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Prickly Porcupine Defends Itself Against Lion Pride

Nov 04, 2014 04:40 PM EST
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In an amazing act of bravery and determination, new footage shows a prickly porcupine in Africa defending itself against a pride of 17 hungry lions.

The African savannah can be a dangerous place for those who aren't at the top of the food chain, and for one porcupine in particular, his survival skills were put to the test. On the Londolozi Game Reserve in South Africa recently, the rodent found itself wandering into the Mhangeni lion pride on the prowl, and skillfully used its characteristic quills on its back to avoid becoming their next meal.

"All was not lost," wildlife photographer Lucien Beaumont, who caught the whole ordeal on camera, wrote on the reserve's website. "The porcupine began to shake its tail (known as a rattle) - the sound of the quills makes a distracting noise. The porcupine began to run backwards into any lion that would come too close for comfort, a common defense mechanism for a threatened porcupine."


[Credit: Londolozi Game Reserve]

The 13 lionesses and four male lions were not easily deterred, and continued to take stabs at the clever animal. But the lions were no match for this porcupine's strong defense. There are about two dozen porcupine species, ranging from Africa, Europe, and Asia, to North and South America, and all of them boast a coat of needle-like quills to give predators a sharp reminder that this animal is no easy meal, National Geographic says.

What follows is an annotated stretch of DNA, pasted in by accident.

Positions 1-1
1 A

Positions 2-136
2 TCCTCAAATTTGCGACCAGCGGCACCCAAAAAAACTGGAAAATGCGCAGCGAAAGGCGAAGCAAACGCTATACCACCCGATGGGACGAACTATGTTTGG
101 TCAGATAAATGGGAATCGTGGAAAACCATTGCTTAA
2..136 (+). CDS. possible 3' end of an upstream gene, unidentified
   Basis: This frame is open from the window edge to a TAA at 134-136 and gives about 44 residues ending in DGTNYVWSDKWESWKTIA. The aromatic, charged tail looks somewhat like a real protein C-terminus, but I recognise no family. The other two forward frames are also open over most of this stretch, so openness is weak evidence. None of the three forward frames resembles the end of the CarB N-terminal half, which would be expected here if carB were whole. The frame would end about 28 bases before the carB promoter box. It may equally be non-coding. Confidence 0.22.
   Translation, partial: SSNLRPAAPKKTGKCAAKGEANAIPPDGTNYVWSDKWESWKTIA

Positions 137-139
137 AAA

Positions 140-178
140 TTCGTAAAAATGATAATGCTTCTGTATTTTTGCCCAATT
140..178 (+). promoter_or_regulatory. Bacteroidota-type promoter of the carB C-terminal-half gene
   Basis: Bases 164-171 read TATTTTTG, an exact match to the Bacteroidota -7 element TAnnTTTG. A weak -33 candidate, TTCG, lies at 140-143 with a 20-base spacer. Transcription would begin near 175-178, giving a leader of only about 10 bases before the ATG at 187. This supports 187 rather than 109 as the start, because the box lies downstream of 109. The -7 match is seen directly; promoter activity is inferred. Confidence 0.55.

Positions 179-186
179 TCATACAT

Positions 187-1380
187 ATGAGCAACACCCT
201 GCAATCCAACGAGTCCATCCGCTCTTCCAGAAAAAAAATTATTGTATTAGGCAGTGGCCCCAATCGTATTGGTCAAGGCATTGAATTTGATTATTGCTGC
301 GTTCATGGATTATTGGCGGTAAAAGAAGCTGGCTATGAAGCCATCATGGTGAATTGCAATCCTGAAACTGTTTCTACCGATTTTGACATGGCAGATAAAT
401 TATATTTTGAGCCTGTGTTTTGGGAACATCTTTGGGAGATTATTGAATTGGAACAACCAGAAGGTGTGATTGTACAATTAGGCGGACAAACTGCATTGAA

Most people think that porcupines shoot out their quills when they feel threatened, but in actuality, the game reserve notes, the quills have micro-barbs that hook into the face or paws of a predator that may get too close. Some quills, like those of Africa's crested porcupine, are nearly a foot long. So when the plucky porcupine would back up into any threatening lion, its quills would simply - and harmlessly - pull out of its skin and leave the lions to deal with a painful barb.

Needless to say, "the cubs soon lost their bravery and backed off, leaving the porcupine to disappear into the night and live to see another day," Beaumont wrote.

And porcupines can simply regrow new quills to replace the ones they lose.

Perhaps these lions lucked out by walking away, as a recent study has found that porcupines will not just use their barbed backs as a defensive shield, but they will also dole out lethal blows that can kill even the most ferocious of adversaries - including lions.

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